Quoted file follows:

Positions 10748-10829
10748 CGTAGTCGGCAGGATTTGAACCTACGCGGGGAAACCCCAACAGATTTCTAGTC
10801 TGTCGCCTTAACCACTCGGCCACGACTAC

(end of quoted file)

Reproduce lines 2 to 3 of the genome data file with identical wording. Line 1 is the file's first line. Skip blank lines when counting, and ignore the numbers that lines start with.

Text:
10748 CGTAGTCGGCAGGATTTGAACCTACGCGGGGAAACCCCAACAGATTTCTAGTC
10801 TGTCGCCTTAACCACTCGGCCACGACTAC